Finally, the DC court concluded that public interest supports granting the anti-anti-suit injunctions 9Ren and NextEra applied for. The court reasoned that public interest entails protecting US courts’ lawful jurisdiction and encouraging the enforcement of international arbitration law as an efficient means of settling disputes.
Enforcement of assets of Spain’s debtor looks promising in the UK
Developments in the UK also look promising. There, the investment fund Antin Infrastructure Services (Antin) is seeking enforcement of a €100 million ECT award against Spain by attaching Spain’s €1 billion credit vis-à-vis the London Steam-Ship Owners’ Mutual Insurance Association through a third-party debt court proceeding.
The huge compensation owed to Spain by the insurer is due to the massive oil spill on Galicia’s coast occurred in 2002 with the sinking of the oil tanker “Prestige”. In July 2022, Antin succeeded in obtaining an interim order from the English High Court ordering the insurer to refrain from making any payments to Spain up to the amount owed to Antin. A final hearing is scheduled to take place in late March 2023. If successful, Antin will effectively be able to satisfy its intra-EU award against Spain through a portion of the compensation owed to Spain for the Prestige incident.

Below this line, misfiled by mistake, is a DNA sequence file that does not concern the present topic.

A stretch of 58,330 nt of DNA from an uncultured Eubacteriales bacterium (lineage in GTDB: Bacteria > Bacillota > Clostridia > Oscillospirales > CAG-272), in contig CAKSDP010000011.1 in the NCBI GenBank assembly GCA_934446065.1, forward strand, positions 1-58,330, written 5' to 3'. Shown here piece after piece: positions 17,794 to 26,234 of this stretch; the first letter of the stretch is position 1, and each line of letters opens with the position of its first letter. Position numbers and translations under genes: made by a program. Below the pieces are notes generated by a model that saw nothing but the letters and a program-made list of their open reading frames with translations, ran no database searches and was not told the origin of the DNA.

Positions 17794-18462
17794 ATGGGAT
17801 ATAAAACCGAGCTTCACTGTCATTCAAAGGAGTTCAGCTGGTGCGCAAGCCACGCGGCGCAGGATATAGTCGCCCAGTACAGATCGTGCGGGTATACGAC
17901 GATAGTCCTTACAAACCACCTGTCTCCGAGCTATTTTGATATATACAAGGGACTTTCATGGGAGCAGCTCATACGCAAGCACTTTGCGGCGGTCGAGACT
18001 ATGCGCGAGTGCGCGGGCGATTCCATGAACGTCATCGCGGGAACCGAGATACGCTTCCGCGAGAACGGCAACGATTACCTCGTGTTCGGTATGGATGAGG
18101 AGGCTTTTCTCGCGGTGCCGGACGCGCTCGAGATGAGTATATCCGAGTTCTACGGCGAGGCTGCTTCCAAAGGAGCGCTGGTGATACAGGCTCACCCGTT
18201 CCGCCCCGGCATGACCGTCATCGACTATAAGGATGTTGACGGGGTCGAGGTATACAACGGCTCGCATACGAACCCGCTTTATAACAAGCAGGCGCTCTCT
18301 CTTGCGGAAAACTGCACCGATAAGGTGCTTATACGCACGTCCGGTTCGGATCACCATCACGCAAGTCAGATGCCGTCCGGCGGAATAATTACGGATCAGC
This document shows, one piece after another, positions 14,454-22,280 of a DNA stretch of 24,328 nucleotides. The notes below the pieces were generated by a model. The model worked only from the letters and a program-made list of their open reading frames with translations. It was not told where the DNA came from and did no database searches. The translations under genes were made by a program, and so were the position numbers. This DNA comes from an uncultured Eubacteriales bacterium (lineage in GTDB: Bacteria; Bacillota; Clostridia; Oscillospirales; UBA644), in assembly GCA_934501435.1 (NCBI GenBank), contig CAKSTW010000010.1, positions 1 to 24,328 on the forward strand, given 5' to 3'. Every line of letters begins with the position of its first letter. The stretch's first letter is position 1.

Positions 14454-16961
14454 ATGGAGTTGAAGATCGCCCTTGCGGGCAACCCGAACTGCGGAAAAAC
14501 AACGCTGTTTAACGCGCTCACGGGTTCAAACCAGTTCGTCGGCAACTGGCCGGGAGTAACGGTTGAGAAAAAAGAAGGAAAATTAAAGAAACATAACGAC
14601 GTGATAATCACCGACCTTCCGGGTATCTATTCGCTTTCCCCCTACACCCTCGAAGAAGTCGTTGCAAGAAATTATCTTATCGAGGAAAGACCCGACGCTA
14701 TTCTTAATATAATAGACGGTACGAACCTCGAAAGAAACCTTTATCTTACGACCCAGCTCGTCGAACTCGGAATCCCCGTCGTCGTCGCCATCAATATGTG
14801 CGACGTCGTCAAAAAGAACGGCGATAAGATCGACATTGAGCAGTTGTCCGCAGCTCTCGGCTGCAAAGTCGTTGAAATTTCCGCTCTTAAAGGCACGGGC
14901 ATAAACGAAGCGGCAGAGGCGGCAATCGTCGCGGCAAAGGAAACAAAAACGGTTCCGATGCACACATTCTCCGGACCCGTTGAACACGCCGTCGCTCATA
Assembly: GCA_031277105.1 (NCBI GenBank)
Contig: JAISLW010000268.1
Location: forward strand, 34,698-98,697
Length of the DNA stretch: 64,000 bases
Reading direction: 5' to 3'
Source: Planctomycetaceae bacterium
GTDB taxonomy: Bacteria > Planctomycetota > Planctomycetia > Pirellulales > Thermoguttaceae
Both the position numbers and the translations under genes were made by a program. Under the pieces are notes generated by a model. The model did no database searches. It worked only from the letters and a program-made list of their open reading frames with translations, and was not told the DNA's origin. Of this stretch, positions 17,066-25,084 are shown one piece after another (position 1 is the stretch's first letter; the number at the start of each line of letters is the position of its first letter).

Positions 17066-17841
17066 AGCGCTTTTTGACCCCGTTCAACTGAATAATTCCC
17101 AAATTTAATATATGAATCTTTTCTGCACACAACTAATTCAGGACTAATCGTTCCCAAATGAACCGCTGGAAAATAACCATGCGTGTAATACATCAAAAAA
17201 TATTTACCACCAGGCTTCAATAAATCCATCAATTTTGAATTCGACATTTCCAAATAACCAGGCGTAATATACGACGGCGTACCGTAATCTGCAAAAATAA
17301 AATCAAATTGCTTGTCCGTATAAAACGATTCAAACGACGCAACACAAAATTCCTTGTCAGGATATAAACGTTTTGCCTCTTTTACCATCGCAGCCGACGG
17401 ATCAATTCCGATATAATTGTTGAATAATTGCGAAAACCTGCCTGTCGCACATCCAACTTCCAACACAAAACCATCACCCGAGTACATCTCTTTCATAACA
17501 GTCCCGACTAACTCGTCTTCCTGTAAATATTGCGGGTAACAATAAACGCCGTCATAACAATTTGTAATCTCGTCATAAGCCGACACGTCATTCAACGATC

Alternative paths to monetise intra-EU awards
Moreover, Antin has resorted to out-of-court efforts to exert pressure on Spain to pay its award. It has reportedly approached the International Monetary Fund and other private rating agencies such as Fitch and Moody’s to request the downgrade of Spain’s credit rating in light of Spain’s non-compliance with international arbitration awards. Lower credit ratings would result in paying higher interest on sovereign debt. This may indeed wield significant pressure on EU members States to voluntarily comply with intra-EU awards or reach amicable settlements with investors (Germany’s settlement with Vattenfall over the phase-out of nuclear energy or Croatia’s settlement with a number of European banks on the forced conversion of Swiss franc-denominated loans prove that an amicable solution is a viable option worth pursuing for both sides).